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Will Shakespeare Draw?, Issue 7934, 15 June 1889, Supplement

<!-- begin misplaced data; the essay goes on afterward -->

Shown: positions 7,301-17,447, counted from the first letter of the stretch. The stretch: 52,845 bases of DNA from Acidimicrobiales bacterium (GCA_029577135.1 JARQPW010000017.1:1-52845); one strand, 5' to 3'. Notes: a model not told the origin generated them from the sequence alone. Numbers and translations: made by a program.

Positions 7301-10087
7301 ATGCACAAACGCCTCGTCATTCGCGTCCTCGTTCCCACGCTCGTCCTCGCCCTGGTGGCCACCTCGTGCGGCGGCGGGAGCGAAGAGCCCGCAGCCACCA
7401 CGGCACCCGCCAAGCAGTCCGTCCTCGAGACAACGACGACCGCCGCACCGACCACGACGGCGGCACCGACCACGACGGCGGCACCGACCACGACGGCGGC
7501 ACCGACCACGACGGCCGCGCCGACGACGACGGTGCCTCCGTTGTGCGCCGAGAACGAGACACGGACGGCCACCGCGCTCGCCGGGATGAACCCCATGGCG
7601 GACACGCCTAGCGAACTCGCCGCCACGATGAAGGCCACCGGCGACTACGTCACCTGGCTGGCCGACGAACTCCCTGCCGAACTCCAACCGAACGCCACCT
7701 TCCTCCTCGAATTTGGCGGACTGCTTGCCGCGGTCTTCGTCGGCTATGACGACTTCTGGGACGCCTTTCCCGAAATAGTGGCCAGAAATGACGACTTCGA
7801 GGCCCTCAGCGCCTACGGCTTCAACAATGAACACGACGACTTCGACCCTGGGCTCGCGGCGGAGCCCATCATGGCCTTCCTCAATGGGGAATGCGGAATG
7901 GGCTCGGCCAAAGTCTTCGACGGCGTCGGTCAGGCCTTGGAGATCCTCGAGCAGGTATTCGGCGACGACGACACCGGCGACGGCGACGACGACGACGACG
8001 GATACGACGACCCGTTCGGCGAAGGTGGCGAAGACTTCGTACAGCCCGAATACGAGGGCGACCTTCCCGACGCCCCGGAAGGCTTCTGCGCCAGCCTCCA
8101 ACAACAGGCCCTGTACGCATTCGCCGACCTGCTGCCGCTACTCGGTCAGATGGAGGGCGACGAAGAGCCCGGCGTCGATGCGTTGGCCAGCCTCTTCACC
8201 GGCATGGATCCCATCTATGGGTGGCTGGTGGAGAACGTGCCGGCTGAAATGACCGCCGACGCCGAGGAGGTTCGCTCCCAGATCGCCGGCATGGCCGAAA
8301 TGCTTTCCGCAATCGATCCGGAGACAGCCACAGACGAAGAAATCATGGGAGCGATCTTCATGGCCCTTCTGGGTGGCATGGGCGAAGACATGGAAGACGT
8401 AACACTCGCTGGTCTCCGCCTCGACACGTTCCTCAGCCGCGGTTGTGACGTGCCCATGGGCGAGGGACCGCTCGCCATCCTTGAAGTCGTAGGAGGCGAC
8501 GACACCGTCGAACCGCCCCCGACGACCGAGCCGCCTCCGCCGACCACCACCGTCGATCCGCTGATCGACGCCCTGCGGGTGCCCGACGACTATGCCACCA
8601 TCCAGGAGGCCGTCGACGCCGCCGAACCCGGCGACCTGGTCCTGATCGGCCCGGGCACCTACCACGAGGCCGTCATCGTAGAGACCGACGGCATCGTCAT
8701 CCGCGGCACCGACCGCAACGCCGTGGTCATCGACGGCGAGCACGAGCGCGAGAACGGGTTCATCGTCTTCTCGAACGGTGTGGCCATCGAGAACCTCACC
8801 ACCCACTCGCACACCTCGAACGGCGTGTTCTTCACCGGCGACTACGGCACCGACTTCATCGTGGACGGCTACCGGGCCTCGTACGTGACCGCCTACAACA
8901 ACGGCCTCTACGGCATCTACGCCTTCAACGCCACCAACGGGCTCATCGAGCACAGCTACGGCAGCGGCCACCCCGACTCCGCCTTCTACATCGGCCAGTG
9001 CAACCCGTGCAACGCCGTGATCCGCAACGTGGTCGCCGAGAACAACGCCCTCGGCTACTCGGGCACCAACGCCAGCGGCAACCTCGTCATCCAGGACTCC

Will Shakespeare Draw?